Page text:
The US will prioritise stepping up its cooperation with the Lower
Mekong basin region in the coming time, committing to continued efforts
to push the Lower Mekong Initiative (LMI).
US Acting Assistant
Secretary of East Asian and Pacific Affairs Joseph Yun was addressing a
seminar that sought ways to broaden cooperation in the framework of LMI
in Washington DC on May 1.
co-organised by the Vietnamese Embassy in the US and the US State
Department, brought together officials from the Departments of Energy
and Trade, USAID, and Exim Bank, the Ambassadors of ASEAN to the US and
Joseph Yun said LMI plays an important
role in his country’s policy to restore balance in Asia while
Vietnamese Deputy Foreign Minister Pham Quang Vinh recognised the
increasingly diversified and expanded LMI as an important effort in
The US official spoke of
Vietnam’s role, including the part held the Vietnamese Embassy in the
US , in accelerating the initiative, noting that his country is
pleased with the initiative’s starting phase.
Initiated in 2009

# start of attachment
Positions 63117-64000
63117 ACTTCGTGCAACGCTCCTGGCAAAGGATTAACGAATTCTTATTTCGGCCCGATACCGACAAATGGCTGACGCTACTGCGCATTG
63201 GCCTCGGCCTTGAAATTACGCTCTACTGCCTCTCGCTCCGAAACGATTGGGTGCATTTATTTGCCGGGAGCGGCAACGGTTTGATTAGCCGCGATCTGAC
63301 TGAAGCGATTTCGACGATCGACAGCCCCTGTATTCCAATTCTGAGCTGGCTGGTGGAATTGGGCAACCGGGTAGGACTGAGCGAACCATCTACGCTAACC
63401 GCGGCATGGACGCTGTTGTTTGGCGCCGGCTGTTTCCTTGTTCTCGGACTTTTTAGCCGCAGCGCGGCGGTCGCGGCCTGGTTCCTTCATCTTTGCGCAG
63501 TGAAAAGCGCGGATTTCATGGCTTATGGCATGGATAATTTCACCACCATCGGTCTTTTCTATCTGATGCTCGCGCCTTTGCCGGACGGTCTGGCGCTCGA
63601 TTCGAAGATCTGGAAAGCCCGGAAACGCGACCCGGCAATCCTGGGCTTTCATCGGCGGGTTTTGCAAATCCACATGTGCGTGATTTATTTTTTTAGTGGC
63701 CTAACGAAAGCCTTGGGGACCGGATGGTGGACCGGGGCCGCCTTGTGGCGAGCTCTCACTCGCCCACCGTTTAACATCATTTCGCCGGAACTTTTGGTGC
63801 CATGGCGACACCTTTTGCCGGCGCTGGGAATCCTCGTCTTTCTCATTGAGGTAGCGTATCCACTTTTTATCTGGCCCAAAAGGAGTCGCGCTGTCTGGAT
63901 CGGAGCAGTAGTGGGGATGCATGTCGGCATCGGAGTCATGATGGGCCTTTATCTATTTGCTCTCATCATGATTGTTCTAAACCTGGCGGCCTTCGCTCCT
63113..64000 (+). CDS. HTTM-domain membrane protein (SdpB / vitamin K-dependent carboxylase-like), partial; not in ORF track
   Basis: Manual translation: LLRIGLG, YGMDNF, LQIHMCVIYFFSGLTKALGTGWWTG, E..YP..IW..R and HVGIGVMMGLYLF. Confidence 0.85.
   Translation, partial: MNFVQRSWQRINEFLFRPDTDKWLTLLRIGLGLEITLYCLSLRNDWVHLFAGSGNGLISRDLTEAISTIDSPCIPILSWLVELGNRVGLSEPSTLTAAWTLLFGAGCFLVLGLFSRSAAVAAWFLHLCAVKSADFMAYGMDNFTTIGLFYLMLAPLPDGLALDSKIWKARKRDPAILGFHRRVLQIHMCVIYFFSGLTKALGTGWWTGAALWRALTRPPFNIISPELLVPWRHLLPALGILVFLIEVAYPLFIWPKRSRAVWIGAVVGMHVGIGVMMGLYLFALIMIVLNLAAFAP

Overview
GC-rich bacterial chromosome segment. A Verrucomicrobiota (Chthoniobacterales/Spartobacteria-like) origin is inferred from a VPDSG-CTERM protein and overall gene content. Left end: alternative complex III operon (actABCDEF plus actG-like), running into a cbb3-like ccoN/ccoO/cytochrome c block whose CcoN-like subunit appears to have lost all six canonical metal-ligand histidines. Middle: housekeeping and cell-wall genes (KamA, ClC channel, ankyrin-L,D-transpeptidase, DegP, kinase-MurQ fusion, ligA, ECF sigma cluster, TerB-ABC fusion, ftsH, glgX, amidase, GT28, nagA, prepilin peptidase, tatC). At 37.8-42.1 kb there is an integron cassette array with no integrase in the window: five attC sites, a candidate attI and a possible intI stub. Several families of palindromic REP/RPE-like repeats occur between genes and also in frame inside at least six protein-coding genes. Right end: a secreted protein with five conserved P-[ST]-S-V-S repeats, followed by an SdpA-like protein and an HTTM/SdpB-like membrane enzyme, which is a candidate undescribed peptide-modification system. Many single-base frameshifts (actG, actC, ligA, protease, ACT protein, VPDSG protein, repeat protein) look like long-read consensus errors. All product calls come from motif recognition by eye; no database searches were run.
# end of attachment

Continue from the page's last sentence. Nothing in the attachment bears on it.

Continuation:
by US President Barrack Obama and former State Secretary Hilary
Clinton, LMI initially covered Vietnam, Laos, Cambodia and
Thailand and later included Myanmar in 2012.
Projects under the initiative are involved the fields of community healthcare, education, food and energy security.
US has in recent time coordinated in carrying out projects to
assess water resource use, build hydro-electricity plants, mitigate
flood consequences, combat malaria and improve English training in the
On the sidelines of the seminar, Joseph Yun
told the Washington-based Vietnam News Agency correspondent that the US
State Department has, in its budget plan submitted to Congress, outlined
an increase of 7.5 percent in funding for assistance programmes in
Southeast Asia while decreased the source for other parts in the world.
He said US State Secretary John Kerry will hold a
ministerial meeting with the Lower Mekong countries in his coming
visit to the Asia-Pacific in June.
The official estimated that
the US would spend 50 million USD performing its role and providing
assistance to the region within the next three years.
Some participants noted that LMI is somewhat challenged by a degree of
interest of the sub-region countries as their benefits, in particular
food and energy security, are varied, citing the construction of dams on
the Mekong River to support their view.
The Lower Mekong basin
covers an area of 600,000 square kilometres where 60 million people are
living, including 19 million in the Cuu Long (Mekong) River Delta of